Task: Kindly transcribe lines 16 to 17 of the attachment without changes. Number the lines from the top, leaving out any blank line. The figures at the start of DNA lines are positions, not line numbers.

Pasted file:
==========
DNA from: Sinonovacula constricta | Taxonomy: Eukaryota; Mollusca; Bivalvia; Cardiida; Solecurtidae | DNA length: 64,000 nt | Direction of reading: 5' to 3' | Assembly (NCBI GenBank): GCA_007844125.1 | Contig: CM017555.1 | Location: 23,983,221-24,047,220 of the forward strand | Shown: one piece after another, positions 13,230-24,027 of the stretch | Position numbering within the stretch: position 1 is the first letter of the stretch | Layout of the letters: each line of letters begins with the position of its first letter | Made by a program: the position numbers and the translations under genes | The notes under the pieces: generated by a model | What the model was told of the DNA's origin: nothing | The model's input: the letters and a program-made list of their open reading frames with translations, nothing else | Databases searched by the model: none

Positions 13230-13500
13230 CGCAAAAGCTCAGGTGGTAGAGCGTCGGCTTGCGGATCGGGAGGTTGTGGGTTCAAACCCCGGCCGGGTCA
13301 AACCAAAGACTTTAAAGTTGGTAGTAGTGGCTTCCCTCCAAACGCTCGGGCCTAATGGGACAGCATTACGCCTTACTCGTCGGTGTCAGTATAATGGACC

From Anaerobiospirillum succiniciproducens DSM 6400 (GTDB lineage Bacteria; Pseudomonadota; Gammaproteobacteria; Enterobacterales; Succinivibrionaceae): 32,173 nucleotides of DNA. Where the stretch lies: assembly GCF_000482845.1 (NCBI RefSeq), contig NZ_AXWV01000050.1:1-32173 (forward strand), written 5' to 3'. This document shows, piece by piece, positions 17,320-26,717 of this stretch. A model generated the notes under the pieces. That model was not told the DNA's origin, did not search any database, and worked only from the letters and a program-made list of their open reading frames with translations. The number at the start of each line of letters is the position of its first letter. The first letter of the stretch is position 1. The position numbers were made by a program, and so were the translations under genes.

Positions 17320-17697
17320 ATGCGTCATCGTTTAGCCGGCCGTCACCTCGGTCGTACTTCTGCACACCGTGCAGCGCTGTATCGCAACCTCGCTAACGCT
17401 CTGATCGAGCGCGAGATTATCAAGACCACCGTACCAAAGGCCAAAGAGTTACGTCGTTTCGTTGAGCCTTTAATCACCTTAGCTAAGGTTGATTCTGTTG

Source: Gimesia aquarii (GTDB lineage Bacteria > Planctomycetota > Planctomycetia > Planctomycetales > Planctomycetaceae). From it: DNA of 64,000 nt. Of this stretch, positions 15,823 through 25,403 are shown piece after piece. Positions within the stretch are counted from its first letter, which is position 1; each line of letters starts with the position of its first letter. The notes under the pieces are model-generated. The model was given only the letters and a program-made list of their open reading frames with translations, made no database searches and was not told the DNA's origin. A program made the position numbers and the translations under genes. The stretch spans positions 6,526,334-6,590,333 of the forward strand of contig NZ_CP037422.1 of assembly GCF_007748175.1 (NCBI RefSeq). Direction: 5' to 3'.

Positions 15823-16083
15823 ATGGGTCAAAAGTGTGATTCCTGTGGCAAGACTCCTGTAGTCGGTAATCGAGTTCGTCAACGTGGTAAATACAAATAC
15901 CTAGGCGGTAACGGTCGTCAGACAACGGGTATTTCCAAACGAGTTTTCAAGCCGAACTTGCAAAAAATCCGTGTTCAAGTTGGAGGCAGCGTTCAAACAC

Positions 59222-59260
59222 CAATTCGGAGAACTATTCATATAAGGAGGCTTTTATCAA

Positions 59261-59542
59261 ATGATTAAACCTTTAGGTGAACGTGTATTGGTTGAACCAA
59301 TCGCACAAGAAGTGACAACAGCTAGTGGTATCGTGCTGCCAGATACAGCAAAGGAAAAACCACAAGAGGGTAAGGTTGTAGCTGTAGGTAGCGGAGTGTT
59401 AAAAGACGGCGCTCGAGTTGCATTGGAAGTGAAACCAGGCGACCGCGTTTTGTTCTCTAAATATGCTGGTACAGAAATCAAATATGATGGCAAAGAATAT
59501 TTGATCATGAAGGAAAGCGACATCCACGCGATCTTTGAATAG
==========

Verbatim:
59261 ATGATTAAACCTTTAGGTGAACGTGTATTGGTTGAACCAA
59301 TCGCACAAGAAGTGACAACAGCTAGTGGTATCGTGCTGCCAGATACAGCAAAGGAAAAACCACAAGAGGGTAAGGTTGTAGCTGTAGGTAGCGGAGTGTT